What is missing?
Reading a lot of these posts and comments, I think the big thing missing from these games is a sense of adventure. Things have been made so streamlined that players feel penalized for going outside the carefully marked track, so there is very little opportunity for serendipity. You have to play the game exactly as the designers intended, otherwise you can’t enjoy all of the game. The “theme park” philosophy of design may make for a fun diversion, but is this the best we can do?
Looking at the inspiration for our games, we can see how far things have gone off the rails in our quest to provide the streamlined experience. Frodo and Sam didn’t go kill spirits in the Dead Marshes to level up before heading into Mordor. Luke didn’t broadcast on /lfg before heading into Jabba’s palace to try to save his friends. Batman doesn’t have to go “defeat” 500 more criminals to be able to buy and learn to throw a Batarang. Yet, these are the expected behaviors in a typical MMO. Going into a dangerous place without a high enough level, without a large enough group, without the proper equipment is tantamount to suicide. Doing things the proper way removes frustrations, but it also removes unexpected experiences that stand out in players’ minds.
It’s become a running joke that if everyone is the hero, then nobody is. My favorite example is the Sharpbeak quest in WoW. The culmination of this quest that I did in a group is everyone standing in line waiting for the victim you’re trying to save to respawn back in his cage so you can use the key you looted to free him. It’s pretty silly when you look at it, but this is how the developers felt the story had to play out to make sense in the world.
How can content be spread around?
One of the main problem here is a very old one: content. Allowing one person to “do all the work” to resolve a quest for a group means that the group will go through the content faster. The world is also supposed to support the illusion that the player is the big hero. Being the sidekick standing next to the guy rescuing Sharpbeak may not be quite as heroic as being the person actually opening the cage and seeing the little guy fly off with the larger griffons.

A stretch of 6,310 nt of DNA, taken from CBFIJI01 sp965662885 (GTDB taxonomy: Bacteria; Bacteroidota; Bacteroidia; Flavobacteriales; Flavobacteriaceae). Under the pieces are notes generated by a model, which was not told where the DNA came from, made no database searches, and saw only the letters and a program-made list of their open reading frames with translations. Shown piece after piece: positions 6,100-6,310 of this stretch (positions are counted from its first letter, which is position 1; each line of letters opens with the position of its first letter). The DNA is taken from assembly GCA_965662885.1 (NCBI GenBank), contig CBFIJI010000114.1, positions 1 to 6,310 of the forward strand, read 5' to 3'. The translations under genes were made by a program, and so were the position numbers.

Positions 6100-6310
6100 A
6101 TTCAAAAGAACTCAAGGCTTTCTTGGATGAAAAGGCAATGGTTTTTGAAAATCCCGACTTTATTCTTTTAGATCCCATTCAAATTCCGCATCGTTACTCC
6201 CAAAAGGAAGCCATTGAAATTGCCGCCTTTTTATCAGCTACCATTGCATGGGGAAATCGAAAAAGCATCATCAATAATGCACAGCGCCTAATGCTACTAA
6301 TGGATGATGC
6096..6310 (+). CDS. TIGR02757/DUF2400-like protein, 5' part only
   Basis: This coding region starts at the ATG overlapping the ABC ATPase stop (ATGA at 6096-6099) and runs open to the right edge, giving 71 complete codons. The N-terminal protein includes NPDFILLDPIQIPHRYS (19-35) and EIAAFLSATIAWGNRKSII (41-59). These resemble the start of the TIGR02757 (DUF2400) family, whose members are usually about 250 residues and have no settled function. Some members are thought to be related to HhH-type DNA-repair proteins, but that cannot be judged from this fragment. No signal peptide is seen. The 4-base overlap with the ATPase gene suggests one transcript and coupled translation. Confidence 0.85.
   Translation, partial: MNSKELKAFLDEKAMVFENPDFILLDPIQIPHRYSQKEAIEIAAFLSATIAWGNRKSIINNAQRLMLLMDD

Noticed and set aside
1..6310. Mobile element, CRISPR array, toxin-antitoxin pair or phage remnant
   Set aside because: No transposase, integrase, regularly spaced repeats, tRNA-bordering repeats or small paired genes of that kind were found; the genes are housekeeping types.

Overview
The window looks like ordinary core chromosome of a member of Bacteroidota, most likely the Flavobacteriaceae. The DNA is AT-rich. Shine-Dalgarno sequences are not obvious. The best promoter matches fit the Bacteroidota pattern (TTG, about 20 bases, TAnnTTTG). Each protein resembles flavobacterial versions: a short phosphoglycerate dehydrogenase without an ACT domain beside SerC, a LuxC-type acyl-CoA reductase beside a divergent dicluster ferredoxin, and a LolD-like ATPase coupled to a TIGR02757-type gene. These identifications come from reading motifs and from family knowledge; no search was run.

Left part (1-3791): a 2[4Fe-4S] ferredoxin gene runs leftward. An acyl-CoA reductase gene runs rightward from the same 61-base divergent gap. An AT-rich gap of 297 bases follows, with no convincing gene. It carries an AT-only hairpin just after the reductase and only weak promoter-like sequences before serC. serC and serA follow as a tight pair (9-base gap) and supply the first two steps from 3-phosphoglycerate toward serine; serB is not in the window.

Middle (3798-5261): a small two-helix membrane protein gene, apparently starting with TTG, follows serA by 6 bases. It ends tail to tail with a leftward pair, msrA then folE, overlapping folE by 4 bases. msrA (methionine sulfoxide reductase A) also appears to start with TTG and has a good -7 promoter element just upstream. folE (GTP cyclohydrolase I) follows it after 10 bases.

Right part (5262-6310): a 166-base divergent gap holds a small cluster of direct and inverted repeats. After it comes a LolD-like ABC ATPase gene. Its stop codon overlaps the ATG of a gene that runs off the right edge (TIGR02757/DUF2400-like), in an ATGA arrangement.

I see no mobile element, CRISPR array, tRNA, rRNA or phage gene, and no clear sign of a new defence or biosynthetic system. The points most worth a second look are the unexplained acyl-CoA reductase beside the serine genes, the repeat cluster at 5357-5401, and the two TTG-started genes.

It’s hard and expensive to create large amounts of content by hand. The two main ways to get around this limit have been unsatisfying: user created content which generates more penises than useful content, and procedurally generated content that is often uninteresting or doesn’t seem to work quite right (a problem I fear that Wolfshead’s scaling proposal will have). So, we’re left with cheats to spread out the content: repeatable daily quests for big rewards, quests that are merely slight variations on other quests, grinds that spread out content over longer periods of time, etc.
This isn’t the only problem. Too often games don’t seem to take the multi-player nature of the game into consideration; why does each person need to open Sharpbeak’s cage? Why does each player in a fellowship have to carry their own pie or mail bag in LotRO? Why can only six people venture into Nektropos Castle at one time in EQ2?
Where do we go from here?
As I have said many times before, if the answer were obvious and easy, people would have done it. Creating lots of content is the obvious answer, but not easy. This is why smart people blather on about how you need $XX millions before you can make an MMO, because that’s what it takes to add the content required to just match the sometimes disappointing lack of adventure we see in current MMOs.
As I said above, the two main ways to “cheat” and get more content have failed to deliver on their promises. I fear that this user created or procedurally generated content are the designer equivalents of the PvP discussion: the die-hards are sure that there just needs to be the “perfect implementation” that will show everyone that their preferences are the right ones. Perhaps its time to realize that we need to approach the problem in a different way.
The concept that comes to my mind is one that is unlikely to prove popular enough to support a game. Using the microtransaction model, focus on providing a small amount of exceptional content. Instead of demanding a subscription from people who may like the game but not feel compelled to keep paying for the game, we can offer paid content when it becomes available. Focus on providing high quality content, and hopefully people enjoy it enough to keep paying for it. This takes a forward-thinking audience willing to support a game during the rough initial times, and it’s still going to be tough to keep creating new content. But, perhaps this is what is needed to help MMOs realize their potential.
What do you think? Have you noticed the missing sense of adventure? Or, is it something else you have missed? How can games re-introduce these missing elements and once again start reaching their potential?